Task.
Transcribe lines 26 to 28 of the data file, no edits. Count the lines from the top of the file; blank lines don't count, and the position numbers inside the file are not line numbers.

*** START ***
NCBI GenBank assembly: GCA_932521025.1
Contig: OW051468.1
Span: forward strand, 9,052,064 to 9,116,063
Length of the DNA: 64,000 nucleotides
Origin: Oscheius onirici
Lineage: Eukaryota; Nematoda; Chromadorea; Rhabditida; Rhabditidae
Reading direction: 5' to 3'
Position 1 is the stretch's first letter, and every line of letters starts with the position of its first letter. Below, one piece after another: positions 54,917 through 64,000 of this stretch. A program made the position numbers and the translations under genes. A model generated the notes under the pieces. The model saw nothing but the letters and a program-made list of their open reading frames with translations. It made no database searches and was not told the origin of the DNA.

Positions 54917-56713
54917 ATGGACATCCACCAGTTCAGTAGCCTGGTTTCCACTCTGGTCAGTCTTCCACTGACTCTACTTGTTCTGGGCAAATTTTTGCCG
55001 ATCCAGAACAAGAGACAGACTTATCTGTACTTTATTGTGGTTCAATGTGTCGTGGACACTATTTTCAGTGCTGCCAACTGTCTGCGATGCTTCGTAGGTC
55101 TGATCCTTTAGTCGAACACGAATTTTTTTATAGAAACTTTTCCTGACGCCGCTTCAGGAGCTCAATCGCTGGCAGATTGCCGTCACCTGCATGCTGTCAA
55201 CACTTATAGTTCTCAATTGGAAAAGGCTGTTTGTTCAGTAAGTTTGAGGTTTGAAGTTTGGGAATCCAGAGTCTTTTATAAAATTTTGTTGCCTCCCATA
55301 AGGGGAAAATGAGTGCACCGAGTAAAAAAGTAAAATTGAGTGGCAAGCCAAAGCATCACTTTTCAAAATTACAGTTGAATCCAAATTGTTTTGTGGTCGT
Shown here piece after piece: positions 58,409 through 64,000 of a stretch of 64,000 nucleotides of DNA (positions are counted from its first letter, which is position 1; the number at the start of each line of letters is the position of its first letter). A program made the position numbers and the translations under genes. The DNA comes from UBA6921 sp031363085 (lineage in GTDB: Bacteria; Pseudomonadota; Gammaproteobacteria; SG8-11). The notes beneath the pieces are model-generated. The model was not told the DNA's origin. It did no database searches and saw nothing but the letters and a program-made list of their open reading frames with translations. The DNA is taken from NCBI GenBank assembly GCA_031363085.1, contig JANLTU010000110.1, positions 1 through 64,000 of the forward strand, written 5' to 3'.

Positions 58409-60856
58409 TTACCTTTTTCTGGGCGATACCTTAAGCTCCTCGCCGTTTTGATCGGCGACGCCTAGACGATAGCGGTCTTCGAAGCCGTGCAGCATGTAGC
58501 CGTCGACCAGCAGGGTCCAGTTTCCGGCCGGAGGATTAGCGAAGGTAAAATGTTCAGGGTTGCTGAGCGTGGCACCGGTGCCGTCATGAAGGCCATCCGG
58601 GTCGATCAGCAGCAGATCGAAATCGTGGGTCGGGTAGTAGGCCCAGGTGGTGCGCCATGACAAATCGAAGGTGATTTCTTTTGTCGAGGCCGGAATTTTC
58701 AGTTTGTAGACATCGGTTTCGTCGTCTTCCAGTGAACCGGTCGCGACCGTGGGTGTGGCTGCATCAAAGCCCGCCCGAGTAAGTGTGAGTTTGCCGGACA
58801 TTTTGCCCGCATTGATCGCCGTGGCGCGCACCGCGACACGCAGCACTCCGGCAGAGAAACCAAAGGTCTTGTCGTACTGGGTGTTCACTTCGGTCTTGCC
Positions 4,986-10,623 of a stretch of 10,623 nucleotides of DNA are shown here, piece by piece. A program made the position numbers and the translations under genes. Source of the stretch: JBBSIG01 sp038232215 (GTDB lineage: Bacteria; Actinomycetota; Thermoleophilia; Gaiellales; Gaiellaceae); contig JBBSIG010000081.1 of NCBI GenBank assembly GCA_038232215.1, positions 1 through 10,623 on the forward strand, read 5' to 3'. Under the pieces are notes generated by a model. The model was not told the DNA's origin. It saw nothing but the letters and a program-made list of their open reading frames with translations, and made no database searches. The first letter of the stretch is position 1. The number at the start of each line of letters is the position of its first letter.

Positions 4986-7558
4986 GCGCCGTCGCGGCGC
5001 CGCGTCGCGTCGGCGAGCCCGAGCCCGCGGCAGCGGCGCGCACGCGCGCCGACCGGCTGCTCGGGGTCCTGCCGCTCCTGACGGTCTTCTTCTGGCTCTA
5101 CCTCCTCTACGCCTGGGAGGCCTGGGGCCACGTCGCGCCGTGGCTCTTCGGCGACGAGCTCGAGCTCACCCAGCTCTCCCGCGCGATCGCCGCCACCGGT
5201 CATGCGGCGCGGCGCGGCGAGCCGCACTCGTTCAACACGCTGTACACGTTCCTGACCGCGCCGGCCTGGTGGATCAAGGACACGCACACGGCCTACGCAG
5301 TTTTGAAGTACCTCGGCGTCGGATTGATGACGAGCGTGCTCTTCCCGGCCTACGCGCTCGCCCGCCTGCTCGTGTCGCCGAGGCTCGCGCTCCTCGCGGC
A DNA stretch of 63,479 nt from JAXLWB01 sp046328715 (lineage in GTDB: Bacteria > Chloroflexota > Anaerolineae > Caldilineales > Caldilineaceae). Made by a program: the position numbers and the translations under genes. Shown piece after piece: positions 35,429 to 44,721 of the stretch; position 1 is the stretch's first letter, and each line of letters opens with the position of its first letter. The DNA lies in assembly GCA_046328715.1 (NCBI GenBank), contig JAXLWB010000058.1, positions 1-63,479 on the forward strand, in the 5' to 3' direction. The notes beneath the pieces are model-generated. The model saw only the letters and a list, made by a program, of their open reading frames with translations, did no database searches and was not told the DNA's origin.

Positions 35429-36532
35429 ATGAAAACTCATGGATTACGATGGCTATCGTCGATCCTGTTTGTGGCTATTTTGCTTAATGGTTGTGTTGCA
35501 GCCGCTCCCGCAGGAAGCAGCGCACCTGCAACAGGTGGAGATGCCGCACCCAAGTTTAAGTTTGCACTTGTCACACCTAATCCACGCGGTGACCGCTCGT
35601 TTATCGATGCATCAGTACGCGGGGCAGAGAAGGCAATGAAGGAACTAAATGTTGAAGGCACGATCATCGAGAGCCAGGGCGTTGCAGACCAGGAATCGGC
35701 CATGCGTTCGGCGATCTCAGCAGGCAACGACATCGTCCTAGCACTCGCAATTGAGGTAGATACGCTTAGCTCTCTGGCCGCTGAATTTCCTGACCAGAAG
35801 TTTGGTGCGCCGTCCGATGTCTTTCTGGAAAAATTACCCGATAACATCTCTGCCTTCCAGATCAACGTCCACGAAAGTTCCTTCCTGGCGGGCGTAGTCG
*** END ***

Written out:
5101 CCTCCTCTACGCCTGGGAGGCCTGGGGCCACGTCGCGCCGTGGCTCTTCGGCGACGAGCTCGAGCTCACCCAGCTCTCCCGCGCGATCGCCGCCACCGGT
5201 CATGCGGCGCGGCGCGGCGAGCCGCACTCGTTCAACACGCTGTACACGTTCCTGACCGCGCCGGCCTGGTGGATCAAGGACACGCACACGGCCTACGCAG
5301 TTTTGAAGTACCTCGGCGTCGGATTGATGACGAGCGTGCTCTTCCCGGCCTACGCGCTCGCCCGCCTGCTCGTGTCGCCGAGGCTCGCGCTCCTCGCGGC